It’s funny how things work: We sign him to that contract and everyone says how great the contract is. And then we sign Seth Jones, and everyone says we’re paying him too much money. And now it’s the other way around. People say we have a great contract in Seth Jones and the s—tiest contract with Wennberg. But we still believe he can bounce back.

ESPN: Speaking of contracts: As we speak, Zach Werenski doesn’t have a contract as a restricted free agent. You’ve said you expect him in by camp. But how frustrating is it for you, as a general manager, to constantly have to wait for the dominoes to fall in free agency?

Kekalainen: Yeah, but the real frustration for me [is when it] drags on into training camp, because that’s a time for “team.” That’s the time when the boys come here together. They start preparing and jelling and building that chemistry that we need as a team. When it goes to training camp time, it takes away from that preparation. It takes away from the team. That’s what I’m concerned about.

And that’s where we’ve drawn the hard line before: We don’t believe in taking that preparation time away from the team. We think it should be resolved before the team gets together and gets ready for the season.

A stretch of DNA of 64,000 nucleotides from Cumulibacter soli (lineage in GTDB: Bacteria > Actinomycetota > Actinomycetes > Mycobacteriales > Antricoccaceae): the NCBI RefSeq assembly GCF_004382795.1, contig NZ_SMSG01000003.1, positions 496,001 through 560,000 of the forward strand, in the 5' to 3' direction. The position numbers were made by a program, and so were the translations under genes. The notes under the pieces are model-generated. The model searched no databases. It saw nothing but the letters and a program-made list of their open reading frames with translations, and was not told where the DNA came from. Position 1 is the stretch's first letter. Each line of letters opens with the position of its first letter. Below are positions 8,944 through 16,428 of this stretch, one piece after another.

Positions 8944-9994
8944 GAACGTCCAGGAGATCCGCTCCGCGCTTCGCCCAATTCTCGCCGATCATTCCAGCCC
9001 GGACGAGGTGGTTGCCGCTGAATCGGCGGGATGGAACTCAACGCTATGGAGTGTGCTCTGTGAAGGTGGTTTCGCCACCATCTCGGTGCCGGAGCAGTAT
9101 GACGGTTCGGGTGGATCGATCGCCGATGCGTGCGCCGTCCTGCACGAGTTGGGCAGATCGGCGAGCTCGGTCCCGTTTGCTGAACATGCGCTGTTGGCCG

ESPN: Finally, there was a big name that rejoined the Blue Jackets this offseason: Rick Nash returned to the organization as a front-office executive. Obviously, we all wish it were under different circumstances — considering he had to retire because of issues with concussions — but he comes back home. How did that come together?

Kekalainen: We talked a lot about him playing for us, if he was going to play. That was the first contact, last summer. But with the concussion symptoms not going away, and his health concerns, he decided to retire.

As soon as he made that decision, I was in contact with him. I said if he ever wanted to have a coffee and talk about his career off the ice, we’d be interested in talking with him. We met, we were impressed with his knowledge of the game and the insights that he had that he could bring into a front office. All things together, we decided to make him a full-time guy, learning the ropes. We’ll see what he wants to do, but I think he’s into it. And he’s willing to put in the hours, go to the games, and do the work.